How Can Diabetes Affect Your Skin?

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DiabetesFind Out What Could Be Causing Damage To Your Skin

You probably wouldn’t guess that diabetes would cause your skin to have complications? Well for those who are diagnosed with diabetes, it can but there are ways to deal with it. The American Diabetes Associations states that “this is a metabolic disease in which the body’s ability to produce any or enough insulin causes elevated levels of glucose in the blood”. There are roughly 29 million people in the United States that have diabetes. That’s about 9.3% of the US population, but roughly 371 million people worldwide have been diagnosed with some form of diabetes.

Before I delve into what skin complications are caused by diabetes, it might be important to note more information about the disease. It is a long term condition that causes high blood sugar levels. There are two main types, Type 1; which is when the body does not produce insulin. Approximately 10% of all diabetes cases are type 1. Type 2 is when the body does not produce enough insulin for proper function. Approximately 90% of all cases worldwide are of this type. There is also gestational diabetes that effects women during pregnancy. Type 1 is usually caused by a combination of genetic susceptibility and environmental factors. Type 2 can be caused by those same factors as type 1, but being overweight is strongly linked to the development of type 2.

So How Does Diabetes Affect Your Skin?

Now when it comes to skin complications and diabetes the American Diabetes Association states that there are general skin conditions and diabetes-related skin conditions. These are common amongst people who don’t have diabetes, but those with the disease have higher risks of getting them.

General Skin Conditions Include:

1. Bacterial Infections: Examples would be styes, boils, folliculitis, carbuncles, and infections around the nails. This can be caused by an inflammation in tissues that are usually hot, swollen, red and painful. Several different organisms can cause infections, with the most common be staph.

2. Fungal Infections: Candida albicans is a yeast-like fungus that can create itchy rashes of moist, red areas surrounded by tiny blisters and scales.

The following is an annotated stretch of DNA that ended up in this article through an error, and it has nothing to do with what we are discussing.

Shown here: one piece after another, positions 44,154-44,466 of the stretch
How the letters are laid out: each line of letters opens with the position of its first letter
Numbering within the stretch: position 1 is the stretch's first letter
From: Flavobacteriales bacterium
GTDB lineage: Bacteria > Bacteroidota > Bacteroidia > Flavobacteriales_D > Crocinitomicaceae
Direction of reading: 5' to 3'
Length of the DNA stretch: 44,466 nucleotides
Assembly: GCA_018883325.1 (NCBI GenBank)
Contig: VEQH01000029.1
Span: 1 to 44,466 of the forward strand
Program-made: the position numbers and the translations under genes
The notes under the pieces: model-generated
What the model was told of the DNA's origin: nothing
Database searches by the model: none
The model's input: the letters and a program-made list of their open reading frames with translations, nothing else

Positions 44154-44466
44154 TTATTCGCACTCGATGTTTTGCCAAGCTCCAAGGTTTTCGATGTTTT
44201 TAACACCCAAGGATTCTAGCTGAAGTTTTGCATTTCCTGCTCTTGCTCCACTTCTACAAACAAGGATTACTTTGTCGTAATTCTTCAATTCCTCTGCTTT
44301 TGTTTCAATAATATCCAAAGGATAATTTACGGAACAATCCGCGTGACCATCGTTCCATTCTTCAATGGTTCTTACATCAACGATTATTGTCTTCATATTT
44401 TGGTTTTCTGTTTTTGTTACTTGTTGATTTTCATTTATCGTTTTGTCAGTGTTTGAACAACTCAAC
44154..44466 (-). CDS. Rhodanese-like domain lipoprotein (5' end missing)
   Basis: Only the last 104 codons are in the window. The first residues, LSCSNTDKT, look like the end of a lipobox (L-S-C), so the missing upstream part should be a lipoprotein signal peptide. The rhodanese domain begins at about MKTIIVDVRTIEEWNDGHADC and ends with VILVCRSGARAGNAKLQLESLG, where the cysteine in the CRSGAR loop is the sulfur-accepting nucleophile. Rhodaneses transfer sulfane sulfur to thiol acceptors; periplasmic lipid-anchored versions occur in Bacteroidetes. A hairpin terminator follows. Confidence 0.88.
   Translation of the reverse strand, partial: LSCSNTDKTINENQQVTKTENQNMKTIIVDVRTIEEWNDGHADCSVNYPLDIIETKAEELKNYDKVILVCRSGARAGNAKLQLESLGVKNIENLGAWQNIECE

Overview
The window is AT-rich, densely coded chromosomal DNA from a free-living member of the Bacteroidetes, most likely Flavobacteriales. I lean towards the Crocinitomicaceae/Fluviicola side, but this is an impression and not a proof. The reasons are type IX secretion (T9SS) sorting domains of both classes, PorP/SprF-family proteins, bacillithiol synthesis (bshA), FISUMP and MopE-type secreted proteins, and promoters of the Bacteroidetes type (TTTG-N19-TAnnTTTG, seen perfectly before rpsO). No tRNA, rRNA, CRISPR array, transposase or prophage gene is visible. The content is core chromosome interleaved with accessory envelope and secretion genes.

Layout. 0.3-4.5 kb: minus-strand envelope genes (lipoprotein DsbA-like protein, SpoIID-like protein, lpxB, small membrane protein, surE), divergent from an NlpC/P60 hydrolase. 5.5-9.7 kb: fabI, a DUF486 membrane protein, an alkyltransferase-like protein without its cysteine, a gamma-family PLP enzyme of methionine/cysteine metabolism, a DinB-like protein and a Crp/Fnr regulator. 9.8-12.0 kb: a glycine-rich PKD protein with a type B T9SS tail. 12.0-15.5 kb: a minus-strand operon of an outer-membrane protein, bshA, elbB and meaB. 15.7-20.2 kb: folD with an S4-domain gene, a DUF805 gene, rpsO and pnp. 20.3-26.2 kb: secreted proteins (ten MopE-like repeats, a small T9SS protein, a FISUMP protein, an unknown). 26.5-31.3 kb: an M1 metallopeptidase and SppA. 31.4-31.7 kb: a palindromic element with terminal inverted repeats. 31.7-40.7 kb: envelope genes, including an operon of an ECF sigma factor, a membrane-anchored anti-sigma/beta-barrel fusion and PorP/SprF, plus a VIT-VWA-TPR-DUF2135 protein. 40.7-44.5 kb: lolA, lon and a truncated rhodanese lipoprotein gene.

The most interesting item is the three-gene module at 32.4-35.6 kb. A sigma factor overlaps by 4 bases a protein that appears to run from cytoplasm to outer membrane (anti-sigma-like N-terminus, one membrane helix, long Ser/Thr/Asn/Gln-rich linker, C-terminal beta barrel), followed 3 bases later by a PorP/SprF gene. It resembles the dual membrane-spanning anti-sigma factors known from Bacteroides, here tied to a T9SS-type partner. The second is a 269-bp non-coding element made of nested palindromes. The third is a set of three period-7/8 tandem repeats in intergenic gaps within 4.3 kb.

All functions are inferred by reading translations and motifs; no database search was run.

3. Itching: Localized itching is often caused by diabetes. It can cause a yeast infection, dry skin, or poor circulation. It’s important to limit how often you bathe and to use mild soap with moisturizer.

Diabetes-Related Skin Conditions:

1. Acanthosis Nigricans: This is a condition in which tan or brown raised areas appear on the sides of the neck, armpits and groin. It usually effects people who are very overweight. The only treatment for the cause of this skin condition is to lose weight.

2. Diabetic Dermopathy: This can cause changes in the small blood vessels. These often look like light brown, scaly patches and they may be oval or circular. It can effect the front of both legs.

3. Necrobiosis Lipoidica Diabeticorum: Also changes in the blood vessels. Often starts a dull, red, raised area. It looks like a shiny scar with violet border. This is a rare condition where adult women are most likely to get it.

4. Allergic Reactions: This can occur in response to medications. Symptoms may include rashes, despressions, or bumps.

5. Diabetic Blisters: These often look like burn blisters and occur in people who have diabetic neuropathy. They can be large and painless and have no redness around them. The only treatment is to bring your blood sugar levels down.

6. Eruptive Xanthomatosis: This consists of firm yellow, pea-like enlargements. Each bump has a red halo and may itch. This mainly effects young men with type 1 diabetes.

7. Digital Sclerosis: Develops thick, tight, waxy skin on the backs of their hands. Finger joints become stiff and can no longer move the way they should.

8. Dissemnated Granuloma Annulare: Is a defined ring or arc-shaped raised area on the skin.These rashes occur most often on parts of the body from the trunk. They can be red, reddish brown, or skin colored.